Mitchell Lester
Treatment of Anaphylaxis
The onset and progression of anaphylaxis is rapid. One retrospective study of anaphylactic deaths from medication, food, and venom found that nearly all patients had their first cardiac arrest within 20-45 minutes of exposure (with onset of symptoms even faster). Patients with the earliest onset of symptoms, parenteral exposure, delay in initiating treatment, concurrent ß-blocker use, and underlying cardiovascular or respiratory disease were at greatest risk of anaphylactic death.

Epinephrine is the treatment of choice for anaphylaxis because of its rapid onset of action (within seconds). Intramuscular epinephrine administration is preferred because higher and faster peak serum levels are achieved than after subcutaneous administration,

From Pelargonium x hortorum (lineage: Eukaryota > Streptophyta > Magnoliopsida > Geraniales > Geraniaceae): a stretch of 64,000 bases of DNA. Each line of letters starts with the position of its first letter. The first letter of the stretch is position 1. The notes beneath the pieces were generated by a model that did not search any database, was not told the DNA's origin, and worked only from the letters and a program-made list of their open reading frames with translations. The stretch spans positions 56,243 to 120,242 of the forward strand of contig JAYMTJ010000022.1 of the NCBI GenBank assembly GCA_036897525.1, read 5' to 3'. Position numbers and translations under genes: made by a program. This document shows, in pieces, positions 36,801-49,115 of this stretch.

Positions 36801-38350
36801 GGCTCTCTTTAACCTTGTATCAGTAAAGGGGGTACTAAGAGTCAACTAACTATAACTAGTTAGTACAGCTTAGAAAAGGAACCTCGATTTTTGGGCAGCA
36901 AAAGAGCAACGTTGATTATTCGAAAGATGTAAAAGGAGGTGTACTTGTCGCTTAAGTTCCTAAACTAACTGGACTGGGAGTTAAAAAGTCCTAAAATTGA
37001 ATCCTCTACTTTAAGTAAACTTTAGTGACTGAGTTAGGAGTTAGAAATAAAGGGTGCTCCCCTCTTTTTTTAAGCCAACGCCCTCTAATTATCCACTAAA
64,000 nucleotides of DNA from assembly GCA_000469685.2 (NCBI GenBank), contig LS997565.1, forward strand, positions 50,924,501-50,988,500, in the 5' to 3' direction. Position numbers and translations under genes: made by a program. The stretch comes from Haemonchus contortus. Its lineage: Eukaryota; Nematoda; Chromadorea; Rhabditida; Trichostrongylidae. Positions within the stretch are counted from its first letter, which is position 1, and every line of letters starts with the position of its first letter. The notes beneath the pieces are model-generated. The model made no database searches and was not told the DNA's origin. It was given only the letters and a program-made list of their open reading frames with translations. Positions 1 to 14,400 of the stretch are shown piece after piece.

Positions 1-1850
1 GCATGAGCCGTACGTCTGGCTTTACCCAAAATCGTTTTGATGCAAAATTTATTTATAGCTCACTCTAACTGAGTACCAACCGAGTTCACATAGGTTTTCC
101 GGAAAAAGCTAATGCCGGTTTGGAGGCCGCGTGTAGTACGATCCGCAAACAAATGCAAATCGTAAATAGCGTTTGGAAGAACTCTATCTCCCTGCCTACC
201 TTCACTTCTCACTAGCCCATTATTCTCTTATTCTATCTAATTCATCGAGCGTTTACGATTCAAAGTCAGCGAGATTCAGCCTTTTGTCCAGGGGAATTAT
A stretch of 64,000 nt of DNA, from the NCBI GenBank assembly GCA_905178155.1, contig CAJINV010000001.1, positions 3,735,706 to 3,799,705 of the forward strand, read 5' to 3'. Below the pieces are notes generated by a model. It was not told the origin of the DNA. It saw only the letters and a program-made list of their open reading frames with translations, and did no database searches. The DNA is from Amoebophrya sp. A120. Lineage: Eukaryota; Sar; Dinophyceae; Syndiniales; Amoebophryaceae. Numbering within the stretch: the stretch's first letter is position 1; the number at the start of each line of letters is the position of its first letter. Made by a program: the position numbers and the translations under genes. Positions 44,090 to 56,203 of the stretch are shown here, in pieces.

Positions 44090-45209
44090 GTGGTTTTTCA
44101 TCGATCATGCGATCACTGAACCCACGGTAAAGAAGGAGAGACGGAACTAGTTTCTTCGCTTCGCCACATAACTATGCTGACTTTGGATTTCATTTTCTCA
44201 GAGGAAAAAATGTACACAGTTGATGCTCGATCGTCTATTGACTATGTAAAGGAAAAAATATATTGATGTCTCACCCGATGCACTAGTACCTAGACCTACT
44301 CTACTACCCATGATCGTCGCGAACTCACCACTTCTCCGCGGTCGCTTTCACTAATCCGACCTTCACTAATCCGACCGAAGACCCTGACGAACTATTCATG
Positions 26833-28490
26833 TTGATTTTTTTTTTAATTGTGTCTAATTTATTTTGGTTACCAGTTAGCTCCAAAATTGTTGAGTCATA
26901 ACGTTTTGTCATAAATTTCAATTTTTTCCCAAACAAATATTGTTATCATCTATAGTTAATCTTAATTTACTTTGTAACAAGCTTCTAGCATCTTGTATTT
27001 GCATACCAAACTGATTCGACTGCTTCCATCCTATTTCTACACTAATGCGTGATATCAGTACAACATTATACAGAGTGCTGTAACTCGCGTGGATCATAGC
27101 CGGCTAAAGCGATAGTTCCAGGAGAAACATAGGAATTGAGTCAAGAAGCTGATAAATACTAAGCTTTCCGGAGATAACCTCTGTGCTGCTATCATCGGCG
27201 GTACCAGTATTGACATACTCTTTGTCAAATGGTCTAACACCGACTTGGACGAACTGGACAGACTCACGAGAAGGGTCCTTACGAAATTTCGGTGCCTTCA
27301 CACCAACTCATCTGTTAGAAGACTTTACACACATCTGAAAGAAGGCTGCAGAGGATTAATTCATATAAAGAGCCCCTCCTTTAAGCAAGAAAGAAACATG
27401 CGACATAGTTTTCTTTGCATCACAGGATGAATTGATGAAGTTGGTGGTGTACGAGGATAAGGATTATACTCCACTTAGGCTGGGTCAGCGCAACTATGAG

Many practitioners (and even emergency rooms) start treatment with other classes of medication. Independent of the route of administration (IM, IV, or PO), antihistamines’ onset of action is at least 20-30 minutes. Antihistamine administration should be delayed until after epinephrine. Corticosteroids have never been shown to decrease the incidence of biphasic or protracted anaphylaxis. Their onset of action is 4-6 hours after administration, also independent of route. While they probably don’t help, it is unlikely that a single short course of steroids will have any significant adverse effect. If the practitioner wishes to treat with steroids, it is not necessary that they be given quickly.

Depending on how severe the reaction is, basic life support measures might be required as recommended by the American Red Cross (“Circulation-Airway-Breathing”). In anaphylaxis, epinephrine should be administered as soon as it is available during basic CPR measures. In addition, when there is hypotension intravenous fluids should be given as soon as possible.

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